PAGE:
Women can’t catch a break, it seems. This was as true in the Buddha’s time as it is today. The nun Sundarinanda pretended to be ill and skipped a meal in order to avoid a sexual predator, but she was pursued and violated by him anyway. The nun Citta sneaked out of her sleeping area also to evade a pursuing abuser, but though she escaped his clutches she was blamed for being out alone at night. Two other nuns, whose names we don’t know, were attacked by an unscrupulous ferryman who claimed that he had to take them across the river individually instead of together. He assaulted each woman when he had her alone.
A number of the specific rules found in the Vinaya, the monastic code, that were prescribed for bhikkhunis but not for bhikkus were developed (by men, it might be noted) in an effort to protect them from such dangers. Bhikkhunis were not allowed to wander alone as bhikkhus did, because they were considered an easy target for abuse and rape. In traditional Indian society a woman was under the protection of her father until married, her husband once married, and her husband’s family if she were widowed. Those women who, like the Buddha, “wandered forth” into the homeless life formally took leave of these relationships, and this rendered them vulnerable in a way the men were not. The nuns always had to travel in pairs or groups and to keep a wary eye out for masculine threats.
Related: Nasty Women Meditation
But the women of ancient India were not helpless. We have remarkable access to many of their stories in the Therigatha, a collection of poems written by the first generation of Buddhist nuns and preserved with commentary in the Pali canon. The merchant’s daughter Bhadda (who later became a nun) was about to be shoved off a cliff by her lover, a thief in pursuit of her jewels, but she was able to turn the tables on him at the last moment and sent him plummeting instead. The local mountain goddess approved, saying:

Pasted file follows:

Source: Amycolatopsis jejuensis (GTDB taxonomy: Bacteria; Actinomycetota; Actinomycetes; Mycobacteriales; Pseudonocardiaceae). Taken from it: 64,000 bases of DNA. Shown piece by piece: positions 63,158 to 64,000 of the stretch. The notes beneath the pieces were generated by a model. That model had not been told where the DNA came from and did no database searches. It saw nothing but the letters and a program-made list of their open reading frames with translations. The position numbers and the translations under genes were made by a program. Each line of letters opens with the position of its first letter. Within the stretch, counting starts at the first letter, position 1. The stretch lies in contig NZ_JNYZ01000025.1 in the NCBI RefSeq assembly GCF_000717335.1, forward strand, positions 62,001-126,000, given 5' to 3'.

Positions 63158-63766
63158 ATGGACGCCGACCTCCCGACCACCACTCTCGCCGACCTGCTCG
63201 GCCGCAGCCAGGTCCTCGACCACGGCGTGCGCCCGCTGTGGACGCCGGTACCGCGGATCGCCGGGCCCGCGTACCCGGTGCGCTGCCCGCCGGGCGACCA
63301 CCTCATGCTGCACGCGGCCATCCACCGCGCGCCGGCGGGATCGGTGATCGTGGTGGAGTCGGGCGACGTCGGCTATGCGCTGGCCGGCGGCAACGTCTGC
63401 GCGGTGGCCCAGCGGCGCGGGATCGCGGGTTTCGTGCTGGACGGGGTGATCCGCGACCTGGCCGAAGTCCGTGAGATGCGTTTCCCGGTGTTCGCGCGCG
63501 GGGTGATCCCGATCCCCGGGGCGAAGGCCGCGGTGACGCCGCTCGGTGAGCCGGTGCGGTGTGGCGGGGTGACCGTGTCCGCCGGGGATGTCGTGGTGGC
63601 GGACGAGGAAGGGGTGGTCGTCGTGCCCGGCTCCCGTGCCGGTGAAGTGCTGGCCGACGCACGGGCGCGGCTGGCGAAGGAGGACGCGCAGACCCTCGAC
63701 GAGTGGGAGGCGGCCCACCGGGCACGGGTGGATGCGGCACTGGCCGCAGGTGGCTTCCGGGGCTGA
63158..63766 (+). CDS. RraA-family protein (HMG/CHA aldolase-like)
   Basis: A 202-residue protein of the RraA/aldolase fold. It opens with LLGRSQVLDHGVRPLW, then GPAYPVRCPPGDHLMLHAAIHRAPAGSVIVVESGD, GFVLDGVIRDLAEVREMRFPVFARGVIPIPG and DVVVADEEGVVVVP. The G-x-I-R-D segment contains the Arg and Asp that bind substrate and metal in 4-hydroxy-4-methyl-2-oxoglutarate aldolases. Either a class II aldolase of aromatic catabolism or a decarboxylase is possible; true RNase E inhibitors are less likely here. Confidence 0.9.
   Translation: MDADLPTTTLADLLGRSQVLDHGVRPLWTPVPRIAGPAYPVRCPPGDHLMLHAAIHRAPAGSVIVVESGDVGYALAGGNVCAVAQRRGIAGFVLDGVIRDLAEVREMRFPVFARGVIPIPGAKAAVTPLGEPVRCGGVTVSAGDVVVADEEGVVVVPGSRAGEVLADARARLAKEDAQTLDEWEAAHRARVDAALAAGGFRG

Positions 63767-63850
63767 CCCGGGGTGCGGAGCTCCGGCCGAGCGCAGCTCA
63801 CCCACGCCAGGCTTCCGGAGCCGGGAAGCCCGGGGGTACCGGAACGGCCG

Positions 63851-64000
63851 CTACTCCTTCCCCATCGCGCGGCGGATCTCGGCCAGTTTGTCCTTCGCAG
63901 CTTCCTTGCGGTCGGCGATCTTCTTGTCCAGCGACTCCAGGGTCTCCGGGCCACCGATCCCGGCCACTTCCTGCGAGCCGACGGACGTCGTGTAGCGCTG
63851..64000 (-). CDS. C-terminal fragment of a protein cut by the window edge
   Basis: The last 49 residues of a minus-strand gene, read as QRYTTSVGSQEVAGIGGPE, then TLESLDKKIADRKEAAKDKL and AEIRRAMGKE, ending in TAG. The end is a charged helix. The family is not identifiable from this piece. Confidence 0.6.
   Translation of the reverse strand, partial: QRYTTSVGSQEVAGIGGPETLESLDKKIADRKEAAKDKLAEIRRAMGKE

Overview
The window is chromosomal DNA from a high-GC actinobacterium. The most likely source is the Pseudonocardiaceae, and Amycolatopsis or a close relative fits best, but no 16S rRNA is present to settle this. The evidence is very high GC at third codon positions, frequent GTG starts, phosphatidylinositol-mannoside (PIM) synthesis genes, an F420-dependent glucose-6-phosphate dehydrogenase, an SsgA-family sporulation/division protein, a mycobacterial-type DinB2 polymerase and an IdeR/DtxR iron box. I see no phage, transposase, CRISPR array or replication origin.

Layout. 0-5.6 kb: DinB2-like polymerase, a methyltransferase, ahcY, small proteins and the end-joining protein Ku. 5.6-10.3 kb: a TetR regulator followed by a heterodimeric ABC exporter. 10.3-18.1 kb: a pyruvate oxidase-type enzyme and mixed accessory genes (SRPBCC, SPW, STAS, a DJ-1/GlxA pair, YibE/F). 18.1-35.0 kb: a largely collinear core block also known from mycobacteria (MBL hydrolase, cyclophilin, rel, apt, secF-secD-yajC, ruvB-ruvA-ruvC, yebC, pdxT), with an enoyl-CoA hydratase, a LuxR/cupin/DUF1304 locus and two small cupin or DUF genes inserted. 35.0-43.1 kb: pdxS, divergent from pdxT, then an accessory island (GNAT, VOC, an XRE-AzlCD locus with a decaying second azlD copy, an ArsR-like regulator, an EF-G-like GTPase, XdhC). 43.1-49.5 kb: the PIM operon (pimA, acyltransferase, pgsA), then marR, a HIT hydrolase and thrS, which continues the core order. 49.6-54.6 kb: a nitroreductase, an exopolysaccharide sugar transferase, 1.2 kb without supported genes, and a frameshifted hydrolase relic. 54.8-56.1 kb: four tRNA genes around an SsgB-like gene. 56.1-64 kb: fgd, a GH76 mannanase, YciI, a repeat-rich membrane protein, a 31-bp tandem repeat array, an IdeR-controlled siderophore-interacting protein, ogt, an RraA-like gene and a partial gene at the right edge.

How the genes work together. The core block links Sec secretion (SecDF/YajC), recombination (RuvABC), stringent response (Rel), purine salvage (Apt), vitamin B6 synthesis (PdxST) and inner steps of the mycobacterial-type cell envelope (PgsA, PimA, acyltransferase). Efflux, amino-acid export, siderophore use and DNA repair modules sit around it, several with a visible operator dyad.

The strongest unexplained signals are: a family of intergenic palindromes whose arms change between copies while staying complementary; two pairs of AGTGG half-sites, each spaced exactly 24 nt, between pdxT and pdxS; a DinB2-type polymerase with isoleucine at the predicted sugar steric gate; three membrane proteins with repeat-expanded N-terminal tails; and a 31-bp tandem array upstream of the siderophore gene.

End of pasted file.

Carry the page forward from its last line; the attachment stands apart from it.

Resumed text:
Not every time is it the man who is wise;
women too are wise, and they see what’s going on.
Then as now, women gained power by finding and using their voice. When the nun Subha is accosted in the woods by a man “full of passion” with “a disturbed mind,” she calls him out:
What have I ever done to you,
that you stand there obstructing me?
It is not appropriate, sir,
that a man touch one who’s gone forth.
He remains undeterred and clumsily presses himself upon her:
You are young and not bad-looking;
what will going forth do for you?
Cast off that yellow robe and come!
let’s delight in the flowering wood.
She puts him in his place, not only by rejecting him but also by naming his delusion:
Blind fool, you chase an empty thing,
an illusion placed before you.
Your gaze is thoroughly confused,
as if you had seen some picture smeared on a wall with yellow paint.
The wisdom of men is useless!
She then declares her emancipation, from him and everything else:
My mindfulness is established,
amid praise, blame, pleasure or pain.
Knowing that all conditioned things are flawed—my mind is not attached.
The place where the power and confidence of these ancient women is most evident is in their rejection of Mara’s many attempts to undermine them. Mara is a trickster figure, a shadow of the unconscious mind, and as such is as active today as he was when the Buddha was alive. This is the deep psychological source of the aggressive and misogynous urges that lead some men to demean, harass, and even assault women. One of the forms Mara takes in the early Buddhist literature is that of a male demon who addresses the nuns as they practice meditation, whispering insinuations that play upon their unique vulnerabilities.
He taunts Gotami, who tragically lost her young son:
What’s this? Like one whose son is slain,
you sit all alone in the woods . . .
To Uppalavanna, meditating in the forest, he plants seeds of fear:
You are alone, without a friend.
Child, are you not afraid of rogues . . . ?
All three sisters of Sariputta, the Buddha’s foremost follower—Cala, Upacala, and Sisupacala—are provoked by Mara in different ways:
Why has your head been shaven thus, and why practice this foolishness? . . .
Enjoy the sensual pleasures, do not have regrets later on . . .
Apply your mind to heavenly realms, the places you have lived before. . .
Each of these nuns stands up to Mara and faces him down, uttering the same verse of rebuke. Each of the poems they left behind ends with the same phrase:
The mass of darkness is dispelled.
Know this, for sure, O evil one:
It’s over! You are defeated!
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